CASPER, Wyo – The Natrona County Commission approved a Conditional Use Permit for PacifiCorp to install a power transmission line across a portion of Natrona County at its regular meeting Tuesday, Jan 5.
The Gateway West project would construct 118 miles in new and rebuilt overhead transmission lines connecting two substations in Converse County (Dave Johnson and Windstar) to substations in Carbon County, crossing the southeast corner of Natrona.
PacicCorp, acting as Rocky Mountain Power, has been developing the project for 13 years. It is part of the company’s overall plan to develop 2,000 miles of transmission line in Wyoming and Idaho, including existing lines.
Chavis told Oil City News the company wanted to increase its transmission capability in anticipation of future solar and wind energy supplies and to meet growing demand.
The area is primarily in a Ranching, Agricultural and Mining (RAM) zone in Natrona County, and the The Natrona County Planning and Zoning Board found that rangeland activities could remain affected.
The zoning board on Dec. 8 approved the Development department’s findings and advanced them to the commission with some conditions, including that Rocky Mountain Power (RMP):
- obtain a utility license for each highway crossing and access permits for roads per the Wyoming Department of Transportation.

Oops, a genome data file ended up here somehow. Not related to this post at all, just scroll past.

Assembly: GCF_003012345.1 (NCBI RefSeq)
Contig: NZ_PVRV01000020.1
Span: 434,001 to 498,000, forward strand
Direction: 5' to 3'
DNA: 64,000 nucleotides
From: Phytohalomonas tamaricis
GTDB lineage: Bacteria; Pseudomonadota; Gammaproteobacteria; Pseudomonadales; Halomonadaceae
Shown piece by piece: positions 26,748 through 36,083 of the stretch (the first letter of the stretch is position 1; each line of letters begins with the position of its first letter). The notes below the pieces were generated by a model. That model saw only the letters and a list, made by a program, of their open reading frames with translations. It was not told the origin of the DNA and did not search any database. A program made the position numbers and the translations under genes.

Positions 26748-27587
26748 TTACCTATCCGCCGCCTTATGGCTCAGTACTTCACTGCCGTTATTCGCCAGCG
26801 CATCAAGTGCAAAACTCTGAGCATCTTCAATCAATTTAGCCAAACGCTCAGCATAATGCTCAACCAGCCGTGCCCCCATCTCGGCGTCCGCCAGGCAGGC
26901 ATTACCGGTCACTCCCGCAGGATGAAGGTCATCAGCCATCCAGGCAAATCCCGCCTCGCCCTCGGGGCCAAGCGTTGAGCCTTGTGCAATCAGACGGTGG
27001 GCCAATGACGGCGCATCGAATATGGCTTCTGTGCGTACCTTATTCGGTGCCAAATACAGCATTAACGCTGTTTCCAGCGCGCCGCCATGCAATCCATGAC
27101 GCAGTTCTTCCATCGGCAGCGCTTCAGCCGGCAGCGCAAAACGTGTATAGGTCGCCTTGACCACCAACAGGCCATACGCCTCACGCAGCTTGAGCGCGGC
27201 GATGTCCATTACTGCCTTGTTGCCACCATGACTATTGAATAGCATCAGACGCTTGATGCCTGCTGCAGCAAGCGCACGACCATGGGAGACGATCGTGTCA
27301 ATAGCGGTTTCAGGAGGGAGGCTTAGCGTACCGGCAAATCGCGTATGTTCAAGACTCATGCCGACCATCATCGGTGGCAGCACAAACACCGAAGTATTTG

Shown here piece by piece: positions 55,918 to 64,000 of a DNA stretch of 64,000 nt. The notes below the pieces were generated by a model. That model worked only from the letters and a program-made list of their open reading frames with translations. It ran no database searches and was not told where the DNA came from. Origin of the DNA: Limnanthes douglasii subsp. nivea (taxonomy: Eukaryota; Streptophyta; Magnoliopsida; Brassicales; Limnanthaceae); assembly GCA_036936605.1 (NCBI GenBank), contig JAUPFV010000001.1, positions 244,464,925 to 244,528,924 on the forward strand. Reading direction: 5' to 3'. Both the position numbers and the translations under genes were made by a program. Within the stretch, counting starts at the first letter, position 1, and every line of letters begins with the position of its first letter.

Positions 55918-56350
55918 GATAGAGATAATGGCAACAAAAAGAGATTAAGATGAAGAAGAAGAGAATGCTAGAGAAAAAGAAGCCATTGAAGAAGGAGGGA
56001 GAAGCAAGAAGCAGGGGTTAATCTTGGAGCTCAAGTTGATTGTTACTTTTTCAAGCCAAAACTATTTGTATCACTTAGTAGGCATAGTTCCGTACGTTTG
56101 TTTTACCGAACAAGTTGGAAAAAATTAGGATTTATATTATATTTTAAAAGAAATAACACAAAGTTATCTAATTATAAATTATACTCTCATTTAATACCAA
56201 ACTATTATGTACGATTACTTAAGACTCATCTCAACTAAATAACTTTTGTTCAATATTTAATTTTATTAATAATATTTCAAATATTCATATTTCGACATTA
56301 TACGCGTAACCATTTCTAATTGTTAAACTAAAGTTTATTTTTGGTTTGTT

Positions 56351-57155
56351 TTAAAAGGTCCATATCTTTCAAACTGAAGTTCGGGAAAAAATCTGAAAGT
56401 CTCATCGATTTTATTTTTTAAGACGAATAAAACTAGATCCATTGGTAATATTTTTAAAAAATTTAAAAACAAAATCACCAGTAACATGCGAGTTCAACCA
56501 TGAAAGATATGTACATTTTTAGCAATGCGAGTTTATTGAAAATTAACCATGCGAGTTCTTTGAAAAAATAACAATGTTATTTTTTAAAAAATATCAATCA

- follow Wyoming Game and Fish recommendations to consult with the BLM in the areas where the line would cross the Deer Creek Range, and to evaluate impacts to sage grouse populations.
- work with the county Road and Bridge Department to obtain permits and to return roads to their preexisting conditions after construction.
The commission also agreed to extend the typical one-year length of a Conditional Use Permit to January 2023, the project’s expected start date.
RMP must obtain permits and easements for the Gateway West Segment D-1 Transmission Line Project in each of the three counties and it is approaching each in phases.
“It’s been a fascinating journey getting federal permits and state permits,” project manager Rod Fisher told the commission Tuesday. He’s been managing the project since it launched in 2007. The project would cross Bureau of Land Management, US Forest Service, state, and private lands.
Fisher said obtaining the necessary federal permits for the Wyoming portion alone had taken eight years, and RMP was still arranging a hearing for approval with the Wyoming Public Service Commission.
Chavis said this lengthy process was likely why some landowners had told the county Planning and Zoning Board they were upset they hadn’t had contact with the company in some time.
One land owner “just didn’t want it on his property,” Chavis added.
Fisher said RMP has since consulted with private landowners and they were securing agreements.
|Wind Watch relies entirely
on User Funding